They never seem to stop do they? It’s a pity most of the complainers know very little of history, at least those ranting against Australian wines. I was remained of this again last week on a note over at GLUG. In reply to the growing argument, primarily by UK wine merchants, that Australia make wines lighter than 13-14% alcohol David Farmer quotes from H.E. Laffer’s "The Wine Industry of Australia" (1949). Lafer discusses the complaints of a Dr. Thudicum. "In records of the trade round about 1870 there was a good deal of discontent among shippers because some of the wines imported were said to be over 26% proof spirit (this equals 14.85% alcohol by volume), and were therefore charged one shilling and sixpence a gallon extra duty. Dr. Thudicum claimed that these must have been fortified, because it was not possible for that amount of alcohol to be produced by natural fermentation. The controversy raged through the columns of the daily Press, both in editorial and in letters from correspondents. The learned Doctor based his assertion on the claim that it could not be so "because it would simply upset the whole scientific facts hitherto established throughout the world."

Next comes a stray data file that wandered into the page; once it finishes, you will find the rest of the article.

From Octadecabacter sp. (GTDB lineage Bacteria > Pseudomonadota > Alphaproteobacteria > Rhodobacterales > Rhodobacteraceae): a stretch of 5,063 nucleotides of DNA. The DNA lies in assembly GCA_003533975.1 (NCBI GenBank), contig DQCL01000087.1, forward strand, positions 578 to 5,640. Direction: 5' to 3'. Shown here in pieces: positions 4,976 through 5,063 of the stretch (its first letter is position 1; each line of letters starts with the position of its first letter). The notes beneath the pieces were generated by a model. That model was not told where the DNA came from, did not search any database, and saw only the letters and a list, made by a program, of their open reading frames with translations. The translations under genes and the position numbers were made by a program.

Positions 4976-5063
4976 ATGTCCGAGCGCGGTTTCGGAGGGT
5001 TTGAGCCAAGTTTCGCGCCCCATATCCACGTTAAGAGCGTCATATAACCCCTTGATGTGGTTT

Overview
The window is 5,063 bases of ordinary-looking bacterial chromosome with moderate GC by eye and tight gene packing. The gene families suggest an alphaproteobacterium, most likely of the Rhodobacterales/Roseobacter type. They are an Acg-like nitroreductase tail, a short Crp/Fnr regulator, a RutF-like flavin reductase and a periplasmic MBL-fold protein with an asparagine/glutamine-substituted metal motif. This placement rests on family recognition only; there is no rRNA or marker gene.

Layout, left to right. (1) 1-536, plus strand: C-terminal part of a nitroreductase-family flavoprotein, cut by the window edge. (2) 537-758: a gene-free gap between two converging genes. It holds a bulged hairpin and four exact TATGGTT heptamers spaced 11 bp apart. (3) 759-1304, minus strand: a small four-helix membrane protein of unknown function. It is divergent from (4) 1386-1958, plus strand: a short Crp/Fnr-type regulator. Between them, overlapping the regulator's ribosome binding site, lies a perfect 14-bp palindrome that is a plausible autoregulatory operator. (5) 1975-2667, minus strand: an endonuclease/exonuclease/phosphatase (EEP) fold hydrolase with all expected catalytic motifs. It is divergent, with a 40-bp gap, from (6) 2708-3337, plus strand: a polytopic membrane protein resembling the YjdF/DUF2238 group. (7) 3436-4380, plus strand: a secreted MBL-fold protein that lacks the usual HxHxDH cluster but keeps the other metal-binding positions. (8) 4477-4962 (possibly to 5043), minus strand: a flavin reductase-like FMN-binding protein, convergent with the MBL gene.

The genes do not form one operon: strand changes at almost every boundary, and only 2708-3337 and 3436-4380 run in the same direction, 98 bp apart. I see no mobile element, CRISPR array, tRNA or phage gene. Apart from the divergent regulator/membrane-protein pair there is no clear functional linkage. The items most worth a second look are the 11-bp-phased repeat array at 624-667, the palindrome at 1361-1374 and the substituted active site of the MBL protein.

Dr Thudicum is rebuffed by a letter on 18th December, 1873, from P.B.Burgoyne which states "There is one remark of Dr. Thudicum's which I take leave to dispute. He says, 'If Australian wines have to pay the half-crown duty on importation into England, it is because they are brandied.' Now, although I would not pretend to say, nor do I believe, that all the Australian wines that have come under my notice are without brandy added, yet I can, and do most positively assert, that the 'Tintara' grown by A.C.Kelly, M.D., which wine has been made the scapegoat by Dr. Thudicum (vide the Journal of the Society of Arts, December 5th, page 48) does generate 26 degrees proof spirit in fermentation and no brandy is added.....".

A good dose of alcohol has always been, and will always be, in the wines from the hotter regions of Australia like the Barossa Valley. The real story, if the international critics want to make note of it, is that the cooler regions of Australia do make the wines they prefer. The problem is that very few, if any, of these critics make the effort to taste those wines. And so they continue to complain when all they really need is a little history lesson and the initiative to seek beyond what is put in front of them. Even Robert Whitely agrees with that.

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Wine in Plastic

Date: Fri, Dec 5, 2008 Wine Tasting